How About A Little Anarchy

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In 1901 an Italian by the name of Luigi Galleani arrived in the United States.  Though only forty years old, Galleani had already been kicked out of Italy, France, Switzerland, Egypt, and England for being an anarchist.  At the time, anarchists were basically communists/socialists who believed that all government and sources of authority should be completely abolished.  Pretty much the farthest left of what we today would call the far left.  Many of them were also into free love, but that isn't really important or relevant to this story.  Anyways, even amongst anarchists Luigi was known as a radical due to his belief that the only way to bring about the dreamed of anarchist utopia was via violence.  How did such a man even get into the U.S. you might ask?  Well, nobody was really paying attention to things like that back then.  

By the start of the twentieth century violence by radical anarchists had been going on for some time, mostly in the form of assassination attempts on various government officials and the aristocracy in Europe.  Such efforts claimed the lives of the czar of Russia, the president of France, the prime minister of Spain, the empress of Austria, and the king of Italy.  The resulting crackdown led to many anarchists fleeing across the Atlantic to the United States, joining the million of immigrants entering the country in hopes of finding a better life.  At the time the U.S. was in many ways a tinderbox.  A combination of rapid industrialization and record immigration had resulted in a widening divide between rich and poor where the wealthy lived lives of luxury never before imagined and the poor just generally got shat on and treated like cogs in a giant machine.  Growing labor unions fought with hired company thugs and called for tighter controls on immigration, and socialist and communist groups sprouted up like mushrooms across the country.  Luigi fit right in, quickly becoming a leader in the growing anarchist movement.  

The same year Luigi arrived an anarchist assassinated President McKinley, which as one would expect, resulted in a less then positive public view of the movement.  Soon after, Luigi was shot in the face by police while calling for a general nationwide labor strike to overthrow the government.  For Luigi, this meant that it was time for the gloves to come off.  Moving to Vermont of all places, he began printing a newsletter calling for violence against government, business, and church leaders.  Though circulation was small, only about 5,000 people or so, most of them newly arrived immigrants, many of the recipients took his message quite seriously.

The start of World War I only kicked things up a notch.  From the anarchist point of view, the terrors of the war in Europe were a direct result of the evils of capitalism.  Believing the whole world order to be cracking under the strain, Luigi began including instructions on how to make bombs in his newsletters.  Things quickly got out of hand.  In 1914 and 1915 numerous bombings took place across New York City police stations, churches, and courthouses.  Several of Luigi's followers, known as Galleanists, were arrested, to which the group responded by adding prosecutors and policemen to their list of targets.  In 1916 bombings took place in Boston and San Francisco.  That same year a Galleanist chef in Chicago attempted to poison some 100 prominent guests with arsenic.  In 1917 and 1918 further bombings occurred in New York City, San Francisco, Washington DC, Boston, and Milwaukee.  Tiring of such shit, the U.S. government arrested Luigi in 1919, shutting down his newsletter and deporting his ass later that year.  The Galleanists didn't take it lying down.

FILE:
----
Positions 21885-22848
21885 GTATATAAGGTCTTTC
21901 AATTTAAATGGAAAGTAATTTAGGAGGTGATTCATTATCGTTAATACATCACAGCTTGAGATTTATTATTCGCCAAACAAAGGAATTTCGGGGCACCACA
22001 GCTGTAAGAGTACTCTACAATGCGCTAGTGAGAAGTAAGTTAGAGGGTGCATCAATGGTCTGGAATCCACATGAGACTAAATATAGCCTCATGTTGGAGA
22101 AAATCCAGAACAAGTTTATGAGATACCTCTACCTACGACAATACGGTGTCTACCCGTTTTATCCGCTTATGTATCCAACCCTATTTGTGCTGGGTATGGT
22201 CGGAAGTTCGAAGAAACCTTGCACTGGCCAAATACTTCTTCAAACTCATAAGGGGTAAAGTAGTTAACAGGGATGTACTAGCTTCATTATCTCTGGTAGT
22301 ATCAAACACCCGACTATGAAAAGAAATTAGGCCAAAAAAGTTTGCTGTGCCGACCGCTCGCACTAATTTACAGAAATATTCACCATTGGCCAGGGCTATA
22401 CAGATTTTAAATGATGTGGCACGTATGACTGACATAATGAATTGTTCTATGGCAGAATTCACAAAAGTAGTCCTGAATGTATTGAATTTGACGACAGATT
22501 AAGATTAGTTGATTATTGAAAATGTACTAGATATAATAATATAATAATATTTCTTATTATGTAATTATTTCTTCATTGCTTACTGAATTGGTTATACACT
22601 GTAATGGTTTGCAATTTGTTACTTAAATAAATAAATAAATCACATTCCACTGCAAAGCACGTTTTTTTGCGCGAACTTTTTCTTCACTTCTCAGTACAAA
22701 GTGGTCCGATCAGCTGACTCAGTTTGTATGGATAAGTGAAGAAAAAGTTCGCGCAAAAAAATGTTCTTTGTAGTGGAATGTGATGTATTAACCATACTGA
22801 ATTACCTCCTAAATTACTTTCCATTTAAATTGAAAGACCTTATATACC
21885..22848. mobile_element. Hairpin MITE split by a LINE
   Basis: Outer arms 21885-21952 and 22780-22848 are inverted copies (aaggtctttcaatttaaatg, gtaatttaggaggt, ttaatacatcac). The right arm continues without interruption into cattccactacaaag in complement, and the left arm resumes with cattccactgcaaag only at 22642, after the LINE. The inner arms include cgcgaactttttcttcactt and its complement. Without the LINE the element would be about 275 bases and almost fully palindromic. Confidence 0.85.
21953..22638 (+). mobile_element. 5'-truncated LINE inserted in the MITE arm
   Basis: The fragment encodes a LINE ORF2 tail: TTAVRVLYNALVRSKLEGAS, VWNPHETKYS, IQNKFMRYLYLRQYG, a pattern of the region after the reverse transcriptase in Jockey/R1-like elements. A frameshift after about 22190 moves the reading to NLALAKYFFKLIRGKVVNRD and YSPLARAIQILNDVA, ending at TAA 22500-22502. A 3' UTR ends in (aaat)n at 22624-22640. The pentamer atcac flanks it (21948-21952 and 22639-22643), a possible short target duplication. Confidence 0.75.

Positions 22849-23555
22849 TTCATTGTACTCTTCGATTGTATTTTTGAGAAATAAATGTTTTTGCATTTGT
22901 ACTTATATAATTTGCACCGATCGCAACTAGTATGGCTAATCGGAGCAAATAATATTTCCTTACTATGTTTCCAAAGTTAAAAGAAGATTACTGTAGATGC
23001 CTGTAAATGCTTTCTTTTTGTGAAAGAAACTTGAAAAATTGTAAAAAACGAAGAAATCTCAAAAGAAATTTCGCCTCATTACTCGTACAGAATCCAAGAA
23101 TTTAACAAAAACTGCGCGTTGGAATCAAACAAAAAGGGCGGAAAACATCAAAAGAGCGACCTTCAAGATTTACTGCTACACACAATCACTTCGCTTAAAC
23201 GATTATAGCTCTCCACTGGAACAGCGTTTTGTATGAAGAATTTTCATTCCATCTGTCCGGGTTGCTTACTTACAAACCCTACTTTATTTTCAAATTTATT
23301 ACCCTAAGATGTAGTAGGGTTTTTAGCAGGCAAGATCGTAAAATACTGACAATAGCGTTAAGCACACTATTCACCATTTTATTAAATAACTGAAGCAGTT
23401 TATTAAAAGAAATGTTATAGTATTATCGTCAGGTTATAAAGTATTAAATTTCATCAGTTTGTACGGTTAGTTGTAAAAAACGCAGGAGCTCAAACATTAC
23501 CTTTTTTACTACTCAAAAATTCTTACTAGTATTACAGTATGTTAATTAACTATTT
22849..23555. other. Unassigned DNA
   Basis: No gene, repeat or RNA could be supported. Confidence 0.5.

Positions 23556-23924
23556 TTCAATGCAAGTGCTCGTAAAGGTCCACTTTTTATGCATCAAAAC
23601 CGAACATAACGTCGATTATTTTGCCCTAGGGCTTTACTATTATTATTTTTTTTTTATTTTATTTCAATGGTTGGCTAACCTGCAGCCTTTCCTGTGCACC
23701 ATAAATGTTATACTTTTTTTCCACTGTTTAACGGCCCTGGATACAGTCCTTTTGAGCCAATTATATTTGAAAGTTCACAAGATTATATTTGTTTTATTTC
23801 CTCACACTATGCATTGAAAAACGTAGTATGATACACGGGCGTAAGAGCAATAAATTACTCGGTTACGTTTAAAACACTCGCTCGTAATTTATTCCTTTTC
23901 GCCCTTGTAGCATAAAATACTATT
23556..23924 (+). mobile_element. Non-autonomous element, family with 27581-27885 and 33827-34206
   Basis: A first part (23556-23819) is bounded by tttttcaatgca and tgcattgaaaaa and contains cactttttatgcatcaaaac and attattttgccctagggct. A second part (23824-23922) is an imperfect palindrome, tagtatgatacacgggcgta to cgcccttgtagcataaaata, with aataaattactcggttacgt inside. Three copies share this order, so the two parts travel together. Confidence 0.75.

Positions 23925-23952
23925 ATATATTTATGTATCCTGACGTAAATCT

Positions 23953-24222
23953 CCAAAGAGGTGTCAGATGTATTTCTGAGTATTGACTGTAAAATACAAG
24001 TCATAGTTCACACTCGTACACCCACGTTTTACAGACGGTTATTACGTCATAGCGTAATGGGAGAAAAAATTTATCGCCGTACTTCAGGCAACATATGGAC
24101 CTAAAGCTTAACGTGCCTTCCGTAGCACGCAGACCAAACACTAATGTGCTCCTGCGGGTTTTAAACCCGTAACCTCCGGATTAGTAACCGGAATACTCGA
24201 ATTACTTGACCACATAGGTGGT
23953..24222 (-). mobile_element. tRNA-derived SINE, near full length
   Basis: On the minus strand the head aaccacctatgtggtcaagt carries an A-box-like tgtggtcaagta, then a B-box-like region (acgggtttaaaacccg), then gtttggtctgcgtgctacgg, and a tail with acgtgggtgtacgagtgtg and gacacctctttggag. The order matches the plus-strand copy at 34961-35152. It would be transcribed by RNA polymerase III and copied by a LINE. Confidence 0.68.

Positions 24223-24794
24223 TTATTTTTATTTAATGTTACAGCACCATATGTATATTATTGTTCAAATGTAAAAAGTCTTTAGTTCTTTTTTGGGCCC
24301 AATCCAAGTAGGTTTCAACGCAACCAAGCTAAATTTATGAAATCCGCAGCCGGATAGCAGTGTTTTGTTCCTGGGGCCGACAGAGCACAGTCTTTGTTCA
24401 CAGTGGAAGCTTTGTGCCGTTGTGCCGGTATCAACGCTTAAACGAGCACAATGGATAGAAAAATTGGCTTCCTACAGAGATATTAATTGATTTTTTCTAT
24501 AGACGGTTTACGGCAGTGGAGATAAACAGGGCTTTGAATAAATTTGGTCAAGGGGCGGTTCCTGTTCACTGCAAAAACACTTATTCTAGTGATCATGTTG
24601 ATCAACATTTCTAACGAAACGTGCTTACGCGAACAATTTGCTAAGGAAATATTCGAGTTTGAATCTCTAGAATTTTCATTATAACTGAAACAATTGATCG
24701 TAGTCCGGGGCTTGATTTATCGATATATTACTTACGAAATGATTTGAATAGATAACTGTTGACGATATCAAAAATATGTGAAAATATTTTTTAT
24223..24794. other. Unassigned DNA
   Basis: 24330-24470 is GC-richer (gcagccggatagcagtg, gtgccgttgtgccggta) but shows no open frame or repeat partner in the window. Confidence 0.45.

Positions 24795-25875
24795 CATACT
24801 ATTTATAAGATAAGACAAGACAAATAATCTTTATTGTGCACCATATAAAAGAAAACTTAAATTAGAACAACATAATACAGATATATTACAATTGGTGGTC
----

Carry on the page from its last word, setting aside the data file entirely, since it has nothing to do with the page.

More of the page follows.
Soon after Luigi's arrest a group of his followers prepared for their most audacious bombing yet.  Thirty-six dynamite filled packages sent through the mail to prominent government officials across the country; including two governors, two U.S. Representatives, four U.S. Senators, the U.S. Attorney General, and the Chief Justice of the Supreme Court.  Luckily the Galleanists skimped on the postage, resulting in none of the packages being delivered and the plot soon after being discovered.  A few months later the Galleanists made up for this inept attempt by simultaneously detonating eight large bombs in eight different cities, killing two people, though none of their intended targets.  The U.S. government responded with what became known as the Palmer Raids, where 10,000 suspected anarchists were arrested, 3,500 held in detention without trial, and 556 deported.  In revenge the Galleanists set off a bomb on Wall Street in New York City, killing 38 people and severely wounding 143.  It was the largest terrorist attack in the U.S. up until that time.  Many of the remaining Galleanists fled to Europe and South America.  Those who remained intermittently kept up the bombing campaign for another twelve years, the most prominent attacks occurring in 1927 and 1932.  As for Luigi, he lived out his life in Italy, a large part of it in prison or under police surveillance, dying in 1931.